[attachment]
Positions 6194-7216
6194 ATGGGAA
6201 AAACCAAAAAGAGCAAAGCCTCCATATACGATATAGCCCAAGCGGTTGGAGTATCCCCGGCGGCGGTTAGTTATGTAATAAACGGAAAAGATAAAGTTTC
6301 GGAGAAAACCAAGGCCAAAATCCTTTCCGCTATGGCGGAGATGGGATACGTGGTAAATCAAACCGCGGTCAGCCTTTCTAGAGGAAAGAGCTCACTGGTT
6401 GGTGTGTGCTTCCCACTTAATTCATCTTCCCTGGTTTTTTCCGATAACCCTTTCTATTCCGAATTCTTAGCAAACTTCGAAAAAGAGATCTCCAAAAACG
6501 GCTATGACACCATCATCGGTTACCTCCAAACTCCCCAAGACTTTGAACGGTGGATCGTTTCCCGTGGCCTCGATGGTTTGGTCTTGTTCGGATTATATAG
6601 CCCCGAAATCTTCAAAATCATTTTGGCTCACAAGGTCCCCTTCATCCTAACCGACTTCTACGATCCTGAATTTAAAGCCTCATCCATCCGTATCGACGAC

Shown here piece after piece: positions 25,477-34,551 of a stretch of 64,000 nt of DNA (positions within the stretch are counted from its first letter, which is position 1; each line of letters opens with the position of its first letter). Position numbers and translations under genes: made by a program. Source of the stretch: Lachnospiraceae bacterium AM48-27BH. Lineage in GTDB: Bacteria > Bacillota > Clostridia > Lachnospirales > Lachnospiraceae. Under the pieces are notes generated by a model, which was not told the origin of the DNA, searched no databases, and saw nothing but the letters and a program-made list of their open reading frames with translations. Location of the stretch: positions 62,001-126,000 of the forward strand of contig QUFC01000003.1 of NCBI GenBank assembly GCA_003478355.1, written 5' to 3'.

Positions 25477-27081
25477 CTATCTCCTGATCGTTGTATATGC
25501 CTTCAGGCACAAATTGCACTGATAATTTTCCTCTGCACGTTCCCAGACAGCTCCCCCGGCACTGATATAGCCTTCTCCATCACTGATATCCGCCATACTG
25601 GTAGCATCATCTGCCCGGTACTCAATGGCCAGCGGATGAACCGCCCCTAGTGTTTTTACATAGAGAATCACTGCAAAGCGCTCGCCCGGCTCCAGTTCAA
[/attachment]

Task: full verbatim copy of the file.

Positions 6194-7216
6194 ATGGGAA
6201 AAACCAAAAAGAGCAAAGCCTCCATATACGATATAGCCCAAGCGGTTGGAGTATCCCCGGCGGCGGTTAGTTATGTAATAAACGGAAAAGATAAAGTTTC
6301 GGAGAAAACCAAGGCCAAAATCCTTTCCGCTATGGCGGAGATGGGATACGTGGTAAATCAAACCGCGGTCAGCCTTTCTAGAGGAAAGAGCTCACTGGTT
6401 GGTGTGTGCTTCCCACTTAATTCATCTTCCCTGGTTTTTTCCGATAACCCTTTCTATTCCGAATTCTTAGCAAACTTCGAAAAAGAGATCTCCAAAAACG
6501 GCTATGACACCATCATCGGTTACCTCCAAACTCCCCAAGACTTTGAACGGTGGATCGTTTCCCGTGGCCTCGATGGTTTGGTCTTGTTCGGATTATATAG
6601 CCCCGAAATCTTCAAAATCATTTTGGCTCACAAGGTCCCCTTCATCCTAACCGACTTCTACGATCCTGAATTTAAAGCCTCATCCATCCGTATCGACGAC

Shown here piece after piece: positions 25,477-34,551 of a stretch of 64,000 nt of DNA (positions within the stretch are counted from its first letter, which is position 1; each line of letters opens with the position of its first letter). Position numbers and translations under genes: made by a program. Source of the stretch: Lachnospiraceae bacterium AM48-27BH. Lineage in GTDB: Bacteria > Bacillota > Clostridia > Lachnospirales > Lachnospiraceae. Under the pieces are notes generated by a model, which was not told the origin of the DNA, searched no databases, and saw nothing but the letters and a program-made list of their open reading frames with translations. Location of the stretch: positions 62,001-126,000 of the forward strand of contig QUFC01000003.1 of NCBI GenBank assembly GCA_003478355.1, written 5' to 3'.

Positions 25477-27081
25477 CTATCTCCTGATCGTTGTATATGC
25501 CTTCAGGCACAAATTGCACTGATAATTTTCCTCTGCACGTTCCCAGACAGCTCCCCCGGCACTGATATAGCCTTCTCCATCACTGATATCCGCCATACTG
25601 GTAGCATCATCTGCCCGGTACTCAATGGCCAGCGGATGAACCGCCCCTAGTGTTTTTACATAGAGAATCACTGCAAAGCGCTCGCCCGGCTCCAGTTCAA